Encyclopedia of Signaling Molecules

2018 Edition
| Editors: Sangdun Choi

FXYD1 (Phospholemman)

  • Kyung Chan Park
  • Davor Pavlovic
  • Michael J. Shattock
Reference work entry
DOI: https://doi.org/10.1007/978-3-319-67199-4_101757


Historical Background

Phospholemman (PLM) is a 72-amino-acid type I single-span membrane protein, belonging to the FXYD (pronounced “fix-it”) family of ion transport regulators. These smallmembrane proteins are tissue-specific regulators of the Na/K ATPase (Na/K pump or NKA). PLM is predominantly expressed in striated (cardiac and skeletal) and smooth muscle (Bogaev et al. 2001; Rembold et al. 2005). However, it is also detectable to a lesser extent in the kidney (Wetzel and Sweadner 2003), liver (Bogaev et al. 2001), cerebellum, and choroid plexus (Feschenko et al. 2003).

PLM was first identified in canine and guinea pig myocardium as a 15 kDa sarcolemmal protein and was later shown to be the principle sarcolemmal substrate for protein kinases A and C (PKA and PKC) (Presti et al. 1985a, b). At the time, the correlation between PLM phosphorylation and PKA-induced positive inotropy led Prest and colleagues to speculate that this small protein may be involved in mediating the effects of β-adrenoceptor stimulation on cardiac contractile force. However, although PLM was purified and cloned more than two decades ago (Palmer et al. 1991), its real physiological function has only become clear in recent years. After its discovery, this 15 kDa protein was sequenced using Edman degradation and was shown to be 72 amino acids in length; the acidic extracellular NH2 terminal consists of 17 amino acids, the hydrophobic membrane-spanning segment 20 amino acids, and the basic intracellular COOH terminus 35 amino acids in length. The phosphorylation sites for PKA and PKC were confirmed to be serines 62, 63, 68 and threonine 69 at the COOH terminus (Palmer et al. 1991). Due to its sarcolemmal localization and multiple phosphorylation sites, it was named “phospholemman.”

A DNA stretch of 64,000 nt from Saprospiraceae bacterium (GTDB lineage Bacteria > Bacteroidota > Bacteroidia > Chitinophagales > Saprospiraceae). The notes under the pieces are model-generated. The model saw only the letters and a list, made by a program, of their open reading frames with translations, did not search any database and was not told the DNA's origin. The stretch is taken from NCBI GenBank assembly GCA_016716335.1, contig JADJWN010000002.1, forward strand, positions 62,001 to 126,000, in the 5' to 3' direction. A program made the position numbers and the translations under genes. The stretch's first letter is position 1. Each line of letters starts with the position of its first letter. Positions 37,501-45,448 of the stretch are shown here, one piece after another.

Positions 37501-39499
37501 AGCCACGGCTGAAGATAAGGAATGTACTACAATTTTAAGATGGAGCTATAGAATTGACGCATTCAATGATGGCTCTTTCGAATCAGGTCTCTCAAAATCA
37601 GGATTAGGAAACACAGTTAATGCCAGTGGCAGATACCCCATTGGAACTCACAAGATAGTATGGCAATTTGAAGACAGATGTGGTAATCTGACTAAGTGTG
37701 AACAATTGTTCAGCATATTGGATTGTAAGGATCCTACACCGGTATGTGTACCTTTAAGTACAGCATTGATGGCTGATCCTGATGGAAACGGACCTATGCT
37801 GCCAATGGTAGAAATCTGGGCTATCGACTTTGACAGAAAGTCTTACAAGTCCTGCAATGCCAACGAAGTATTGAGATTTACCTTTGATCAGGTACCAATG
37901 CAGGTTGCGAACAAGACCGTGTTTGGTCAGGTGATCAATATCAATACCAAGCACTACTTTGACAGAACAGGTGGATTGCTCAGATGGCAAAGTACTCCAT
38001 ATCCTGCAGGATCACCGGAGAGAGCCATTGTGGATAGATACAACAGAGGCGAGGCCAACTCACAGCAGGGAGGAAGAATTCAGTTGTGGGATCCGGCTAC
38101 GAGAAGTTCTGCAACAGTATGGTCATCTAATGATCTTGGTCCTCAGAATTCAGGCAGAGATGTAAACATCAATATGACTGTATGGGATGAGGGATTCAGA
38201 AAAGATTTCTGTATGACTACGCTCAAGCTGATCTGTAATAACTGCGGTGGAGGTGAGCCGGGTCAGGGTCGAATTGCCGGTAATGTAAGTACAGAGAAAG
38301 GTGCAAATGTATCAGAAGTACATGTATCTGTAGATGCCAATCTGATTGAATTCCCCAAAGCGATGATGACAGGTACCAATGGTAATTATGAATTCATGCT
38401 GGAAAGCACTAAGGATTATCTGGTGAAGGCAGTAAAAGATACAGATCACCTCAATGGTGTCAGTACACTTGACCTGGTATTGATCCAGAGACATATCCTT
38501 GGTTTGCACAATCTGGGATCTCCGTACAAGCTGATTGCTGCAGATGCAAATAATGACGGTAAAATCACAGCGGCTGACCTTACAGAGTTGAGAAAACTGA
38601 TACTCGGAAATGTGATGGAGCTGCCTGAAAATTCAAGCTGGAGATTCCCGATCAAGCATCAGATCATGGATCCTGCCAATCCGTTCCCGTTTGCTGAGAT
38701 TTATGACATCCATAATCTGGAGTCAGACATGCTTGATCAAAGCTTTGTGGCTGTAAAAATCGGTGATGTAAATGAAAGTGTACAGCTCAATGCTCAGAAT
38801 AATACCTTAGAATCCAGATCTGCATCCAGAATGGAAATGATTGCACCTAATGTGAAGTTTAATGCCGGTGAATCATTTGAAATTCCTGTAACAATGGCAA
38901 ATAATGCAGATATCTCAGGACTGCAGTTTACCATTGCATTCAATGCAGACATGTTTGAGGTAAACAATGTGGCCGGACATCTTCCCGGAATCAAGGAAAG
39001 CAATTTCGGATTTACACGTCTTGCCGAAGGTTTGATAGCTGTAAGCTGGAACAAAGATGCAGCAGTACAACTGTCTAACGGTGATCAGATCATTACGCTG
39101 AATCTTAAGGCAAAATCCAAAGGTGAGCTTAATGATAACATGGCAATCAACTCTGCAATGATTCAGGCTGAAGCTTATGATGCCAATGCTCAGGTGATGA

Initial studies suggested PLM to be involved in cell volume regulation, due to its ability when overexpressed, to form channels in lipid membranes selective for taurine, an osmolyte in eukaryotic cells (Moorman et al. 1995). However, inducing an osmotic challenge to isolated cardiac myocytes, from both PLM wild-type (PLMWT) and knockout (PLMKO) mice, results in equal osmotic swelling (Bell et al. 2009), demonstrating that PLM may not be essential in regulating cell volume. The early studies suggesting an ability of clusters of PLM to form nonselective ion channels may have simply been an artifact of overexpressing large amounts of a small single-span transmembrane protein. More recent reports have demonstrated both a physical and functional association of PLM with the Na/K ATPase. In particular it is now well established that PLM, along with the other members of the FXYD family, is expressed in a tissue-specific manner and that they associate with, and regulate, the transport properties of the Na/K ATPase (Geering 2006).

The FXYD Family of Ion Transport Regulators